Review Summary: the one where the hornets' nest gets kickedWITCH HUNT
grounds itself in a viciousness which belies the stultified life it follows around like a disobedient shadow. At least, The Long Pig
acquaints us with but a worn soul (“Trade living a life for staying alive”). But as the witch hunt progresses deeper into the forest -- under the command of frantic, scorched riffs -- we watch the same soul crumble under duress. Things continue to get worse…
Then it feels not just like a documentation of malice, but a descent into…something (madness" paranoia" violence"). It charts a path through various betrayals, represented by metaphors and personifications aligned with the black metal/crust punk ethos (a veritable collage of “corpses”, “rust”; abject nihilism) and it does so without pause. The ferocity with which the record carries itself is a way of rendering a sense of inevitability. Indeed, the only time a gap in the wall of distortion opens, it’s more of a gash, a literal open-wounded gasp for air at the end of the title track that pulls me out of a trance and brings me to terms with the fact that I’m listening to -- for all intents and purposes -- something uncompromising, something determined to react with brute force. WITCH HUNT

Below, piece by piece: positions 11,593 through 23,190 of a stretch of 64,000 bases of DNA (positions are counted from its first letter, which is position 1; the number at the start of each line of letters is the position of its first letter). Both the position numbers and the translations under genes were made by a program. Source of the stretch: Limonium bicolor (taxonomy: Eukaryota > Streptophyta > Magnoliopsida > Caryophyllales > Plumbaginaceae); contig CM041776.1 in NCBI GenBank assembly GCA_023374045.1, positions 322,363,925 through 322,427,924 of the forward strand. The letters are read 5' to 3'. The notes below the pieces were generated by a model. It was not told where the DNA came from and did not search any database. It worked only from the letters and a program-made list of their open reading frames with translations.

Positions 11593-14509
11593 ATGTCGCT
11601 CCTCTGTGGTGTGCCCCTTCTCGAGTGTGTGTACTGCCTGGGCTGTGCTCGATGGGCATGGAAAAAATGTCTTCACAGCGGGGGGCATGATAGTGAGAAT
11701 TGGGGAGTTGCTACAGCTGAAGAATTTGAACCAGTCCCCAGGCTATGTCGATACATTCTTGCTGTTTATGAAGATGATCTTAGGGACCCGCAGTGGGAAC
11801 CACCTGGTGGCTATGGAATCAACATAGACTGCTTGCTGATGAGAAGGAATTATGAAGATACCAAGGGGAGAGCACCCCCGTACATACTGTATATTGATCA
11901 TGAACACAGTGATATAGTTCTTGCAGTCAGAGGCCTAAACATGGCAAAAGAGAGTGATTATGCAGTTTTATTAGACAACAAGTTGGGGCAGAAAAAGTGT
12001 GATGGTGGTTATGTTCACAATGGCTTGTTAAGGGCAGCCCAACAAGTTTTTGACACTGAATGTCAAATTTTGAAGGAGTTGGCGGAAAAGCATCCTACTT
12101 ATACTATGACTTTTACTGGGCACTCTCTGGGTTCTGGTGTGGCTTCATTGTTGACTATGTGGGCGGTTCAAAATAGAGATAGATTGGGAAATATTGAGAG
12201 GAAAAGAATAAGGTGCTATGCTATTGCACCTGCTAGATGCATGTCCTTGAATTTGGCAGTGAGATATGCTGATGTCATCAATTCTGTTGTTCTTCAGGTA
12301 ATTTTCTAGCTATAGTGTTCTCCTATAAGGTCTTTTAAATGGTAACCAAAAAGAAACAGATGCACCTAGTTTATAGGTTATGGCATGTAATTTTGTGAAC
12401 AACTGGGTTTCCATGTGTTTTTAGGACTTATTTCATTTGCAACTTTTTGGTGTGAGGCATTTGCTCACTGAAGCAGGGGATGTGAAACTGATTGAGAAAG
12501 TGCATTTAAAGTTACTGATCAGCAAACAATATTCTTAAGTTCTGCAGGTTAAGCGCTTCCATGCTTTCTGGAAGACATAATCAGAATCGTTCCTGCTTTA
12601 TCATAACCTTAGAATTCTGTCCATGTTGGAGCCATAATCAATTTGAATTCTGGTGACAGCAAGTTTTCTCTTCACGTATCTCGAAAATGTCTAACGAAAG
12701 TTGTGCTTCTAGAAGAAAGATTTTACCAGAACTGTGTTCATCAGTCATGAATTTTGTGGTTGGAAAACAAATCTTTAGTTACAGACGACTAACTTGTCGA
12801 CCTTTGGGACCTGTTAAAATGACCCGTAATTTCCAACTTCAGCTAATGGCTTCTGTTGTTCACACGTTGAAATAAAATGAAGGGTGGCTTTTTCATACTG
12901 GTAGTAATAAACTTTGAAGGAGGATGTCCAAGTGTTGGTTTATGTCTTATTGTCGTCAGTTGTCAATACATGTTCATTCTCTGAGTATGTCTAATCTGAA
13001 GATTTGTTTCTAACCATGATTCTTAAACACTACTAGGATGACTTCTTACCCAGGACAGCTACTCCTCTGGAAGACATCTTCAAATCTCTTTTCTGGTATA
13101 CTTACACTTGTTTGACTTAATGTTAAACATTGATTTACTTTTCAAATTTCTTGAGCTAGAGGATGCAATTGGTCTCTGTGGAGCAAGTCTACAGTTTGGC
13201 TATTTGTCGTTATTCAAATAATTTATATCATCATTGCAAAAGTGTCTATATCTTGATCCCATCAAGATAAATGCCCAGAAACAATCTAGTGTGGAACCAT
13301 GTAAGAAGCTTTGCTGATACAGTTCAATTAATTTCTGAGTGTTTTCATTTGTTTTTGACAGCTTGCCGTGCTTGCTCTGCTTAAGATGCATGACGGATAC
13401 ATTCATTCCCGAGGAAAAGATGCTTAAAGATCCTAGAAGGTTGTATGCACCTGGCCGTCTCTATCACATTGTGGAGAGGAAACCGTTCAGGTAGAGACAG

meets the biting cold with fire in One of Us
, hope with pessimism in Hollow Bones
, normalcy with rebirth in Threads
Behind it, lingering -- the lifelessness of normality, wringing the instrumentation of its breathing room and replacing it with a venom. The drums sound dry but energized, the snare beaten so hard and so fast that its skin is likely as bruised as a haemophiliac who’s just fallen down a flight of stairs. There’s a healthy balance between tremolo riffs and palm-muted chugging, and the shrieks are raspy, stuck in the space between fearful and vituperative. The palette suggests an attempt not to outrun the mundanity of modernity, but to burn a hole through its centre. In setting the scene, accusations are thrown, and all the usual avenues of escapism are exposed as pointless: nostalgia “infects” the brain, your search for meaning is fruitless (“you have no use” wails Trixie
), and, oh so typically, the only true way out is death. Horro Vacui
brings things to a halt, even offering a solution. With “mist and revelation”, it suggests, “chaos reigns”. It’s a simple unveiling, perhaps even anti-climactic, but consider the ideology and the music as a singular entity, and it makes perfect sense in a way that crust punk rarely does.
And if the synergy between theme and composition isn’t enough: WITCH HUNT
also riffs and/or slaps and/or rules. Listen.